PUBLIC COMMENT IN SUPPORT OF A 287(g) NON-COMPLIANCE POLICY IN ROELAND PARK
Testimony of Letitia Harmon
Policy Director, American Civil Liberties Union of Kansas
ROELAND PARK CITY COUNCIL
October 7, 2019

Mayor Kelly and Members of the City Council, thank you for bringing this ordinance forward and allowing for public comment. I represent the ACLU of Kansas, a non-partisan, membership-based civil rights and civil liberties advocacy organization, with over 40,000 supporters in the state of Kansas. We support this Immigration and Customs Enforcement non-compliance ordinance, and applaud the efforts of Roeland Park to make its city safe and welcoming for all residents.

Just recently in Kansas City, an ICE agent without a judicial warrant broke a window and pried a man out of his car. American citizens are often held by ICE for months or years because their race and accent make them suspect. Asylum-seekers trying to find a path to legal status are prevented from having their day in court, and are separated from their children. Victims of violence refuse to seek out law enforcement for fear of being reported to ICE agents. No one feels safe.

An ordinance that allows law enforcement not to comply with Immigration and Customs Enforcement would improve relationships between police and the community, would allow Roeland Park residents to go about their lives without fear and intimidation, and would allow victims of crimes to confidently approach police without fear of being detained themselves.

Principal Reasons to Decline Involvement in Federal Immigration Enforcement
➢ Local Law Enforcement/Community Relations – Local law enforcement has traditional local priorities that include responding to emergencies, patrolling neighborhoods to prevent crime, etc. Time spent engaging in federal immigration enforcement detracts from the performance of these core functions. Immigration enforcement does not advance local priorities because it usually targets individuals who pose no threat to public safety.1 When local law enforcement officers lose the trust of the community, survivors of domestic violence refrain from reporting offenses, and individuals with key information about burglaries fail to contact the police, to name just two examples. These outcomes are not limited to the undocumented population. Many citizens and immigrants with legal status often fall victim to mistakes by ICE, therefore their views toward local officials can sour as well. When that happens, law enforcement’s relationship with the entire community suffers.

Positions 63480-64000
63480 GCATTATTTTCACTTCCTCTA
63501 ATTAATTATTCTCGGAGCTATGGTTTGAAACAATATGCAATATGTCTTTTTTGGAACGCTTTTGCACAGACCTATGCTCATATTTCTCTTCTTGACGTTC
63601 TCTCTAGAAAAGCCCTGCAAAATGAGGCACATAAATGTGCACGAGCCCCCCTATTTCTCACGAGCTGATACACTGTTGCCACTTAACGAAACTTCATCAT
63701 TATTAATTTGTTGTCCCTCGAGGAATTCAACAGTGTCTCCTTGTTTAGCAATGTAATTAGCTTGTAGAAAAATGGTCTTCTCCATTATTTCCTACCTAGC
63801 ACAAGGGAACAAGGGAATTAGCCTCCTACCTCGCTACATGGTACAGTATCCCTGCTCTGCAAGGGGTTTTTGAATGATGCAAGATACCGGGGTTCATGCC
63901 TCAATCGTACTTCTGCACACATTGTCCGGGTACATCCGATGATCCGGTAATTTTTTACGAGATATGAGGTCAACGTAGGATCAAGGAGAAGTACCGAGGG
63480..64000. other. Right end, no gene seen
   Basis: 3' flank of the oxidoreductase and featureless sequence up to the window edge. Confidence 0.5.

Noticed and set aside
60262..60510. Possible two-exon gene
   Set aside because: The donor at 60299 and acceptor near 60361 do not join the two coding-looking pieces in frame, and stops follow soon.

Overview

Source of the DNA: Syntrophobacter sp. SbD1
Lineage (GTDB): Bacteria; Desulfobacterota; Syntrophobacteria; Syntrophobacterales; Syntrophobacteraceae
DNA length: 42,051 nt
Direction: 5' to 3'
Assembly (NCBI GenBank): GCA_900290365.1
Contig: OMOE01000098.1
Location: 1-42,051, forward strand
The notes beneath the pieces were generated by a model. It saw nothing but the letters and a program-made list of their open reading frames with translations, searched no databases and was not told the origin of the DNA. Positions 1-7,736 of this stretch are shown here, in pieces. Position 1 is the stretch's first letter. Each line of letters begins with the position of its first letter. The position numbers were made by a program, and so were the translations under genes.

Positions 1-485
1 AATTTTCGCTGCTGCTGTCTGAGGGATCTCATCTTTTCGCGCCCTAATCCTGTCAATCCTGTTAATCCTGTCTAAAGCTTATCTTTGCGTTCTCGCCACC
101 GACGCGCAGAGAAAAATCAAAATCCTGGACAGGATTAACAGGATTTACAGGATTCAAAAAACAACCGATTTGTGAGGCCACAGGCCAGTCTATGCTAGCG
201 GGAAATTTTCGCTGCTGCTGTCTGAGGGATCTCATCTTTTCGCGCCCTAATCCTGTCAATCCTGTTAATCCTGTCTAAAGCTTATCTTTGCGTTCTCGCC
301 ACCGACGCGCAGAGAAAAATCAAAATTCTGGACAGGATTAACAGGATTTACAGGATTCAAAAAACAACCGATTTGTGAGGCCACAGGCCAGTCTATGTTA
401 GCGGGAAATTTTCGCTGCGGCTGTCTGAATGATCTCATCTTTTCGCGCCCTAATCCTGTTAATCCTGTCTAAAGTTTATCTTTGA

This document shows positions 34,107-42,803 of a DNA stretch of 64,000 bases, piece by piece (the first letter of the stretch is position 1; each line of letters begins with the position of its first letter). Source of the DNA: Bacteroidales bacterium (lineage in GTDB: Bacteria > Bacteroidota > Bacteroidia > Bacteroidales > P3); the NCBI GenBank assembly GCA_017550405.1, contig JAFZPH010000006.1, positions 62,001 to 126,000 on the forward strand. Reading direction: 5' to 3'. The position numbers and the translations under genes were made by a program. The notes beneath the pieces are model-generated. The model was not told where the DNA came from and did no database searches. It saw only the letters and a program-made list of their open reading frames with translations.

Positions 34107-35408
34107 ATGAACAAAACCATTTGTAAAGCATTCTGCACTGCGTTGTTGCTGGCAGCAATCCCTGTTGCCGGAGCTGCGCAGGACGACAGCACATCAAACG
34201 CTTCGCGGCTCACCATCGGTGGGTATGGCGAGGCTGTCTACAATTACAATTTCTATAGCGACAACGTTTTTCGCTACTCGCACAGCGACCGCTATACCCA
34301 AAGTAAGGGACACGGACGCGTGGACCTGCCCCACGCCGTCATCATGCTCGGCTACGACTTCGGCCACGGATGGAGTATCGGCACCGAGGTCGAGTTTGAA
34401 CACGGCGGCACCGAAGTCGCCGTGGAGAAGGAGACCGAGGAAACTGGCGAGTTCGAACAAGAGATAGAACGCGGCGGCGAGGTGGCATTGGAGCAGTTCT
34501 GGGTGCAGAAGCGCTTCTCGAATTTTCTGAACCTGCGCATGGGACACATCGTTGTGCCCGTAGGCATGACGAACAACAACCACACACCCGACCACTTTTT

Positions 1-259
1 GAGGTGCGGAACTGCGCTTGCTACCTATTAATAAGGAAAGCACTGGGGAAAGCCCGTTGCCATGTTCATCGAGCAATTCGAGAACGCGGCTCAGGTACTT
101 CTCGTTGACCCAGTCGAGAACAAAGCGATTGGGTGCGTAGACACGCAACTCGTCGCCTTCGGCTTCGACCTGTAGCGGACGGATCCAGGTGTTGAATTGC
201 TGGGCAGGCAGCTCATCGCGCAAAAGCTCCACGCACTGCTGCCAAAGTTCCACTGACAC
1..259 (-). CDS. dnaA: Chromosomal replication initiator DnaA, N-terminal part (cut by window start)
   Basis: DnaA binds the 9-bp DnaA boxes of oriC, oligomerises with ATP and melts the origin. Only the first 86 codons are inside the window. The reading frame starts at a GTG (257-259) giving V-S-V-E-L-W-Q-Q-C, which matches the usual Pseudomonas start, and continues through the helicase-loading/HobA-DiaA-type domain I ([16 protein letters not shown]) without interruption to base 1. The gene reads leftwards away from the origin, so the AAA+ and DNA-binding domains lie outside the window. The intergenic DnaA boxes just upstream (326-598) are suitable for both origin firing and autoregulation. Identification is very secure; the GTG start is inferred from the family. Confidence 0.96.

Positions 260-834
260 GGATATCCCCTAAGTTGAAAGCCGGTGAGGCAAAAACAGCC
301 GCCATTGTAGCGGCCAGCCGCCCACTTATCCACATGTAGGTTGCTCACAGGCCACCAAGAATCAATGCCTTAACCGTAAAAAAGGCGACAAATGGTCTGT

➢ Fiscal Considerations – Immigration enforcement is expensive.2  The federal government does not generally reimburse the cost of local programs and practices, and local jurisdictions can incur a substantial amount of added expense. These costs come through additional detention expenses, overtime payments for personnel, and litigation costs.3 For example, a county in Oregon was found liable for violating the Fourth Amendment for detaining an individual pursuant to an ICE detainer request. As a result of the lawsuit, the county was ordered to pay over $40,000.4

➢ Legal Exposure – An ICE detainer is a voluntary request and does not impose any legal obligation on the receiving jurisdiction. Local police acting upon ICE detainer requests have faced liability for unlawful detentions in violation of the Fourth Amendment and the Fourteenth Amendment’s Due Process Clause. Complying with ICE Detainers and participating in the 287(g) program are not required by any federal laws and in fact, has caused constitutional violations.

  • Local law enforcement agencies, such as the Roeland Park PD, should not be helping ICE for many reasons, but one of them being that ICE is relying on flawed data to issue detainers. According to a recent federal court case, the judge found that “the databases often contained “incomplete data, significant errors, or were not designed to provide information that would be used to determine a person’s removability.”5
  • Especially relevant to local cooperation with ICE in Kansas is a 2016 ruling by the U.S. District Court for the Northern District of Illinois, which held that detainers issued out of the Chicago Field Office exceed ICE’s own statutory arrest authority.6 Because the Chicago Field Office controls ICE agents working in Kansas, any Kansas jail holding people based solely on ICE detainers risks a lawsuit for unlawful detention and a judgment for money damages.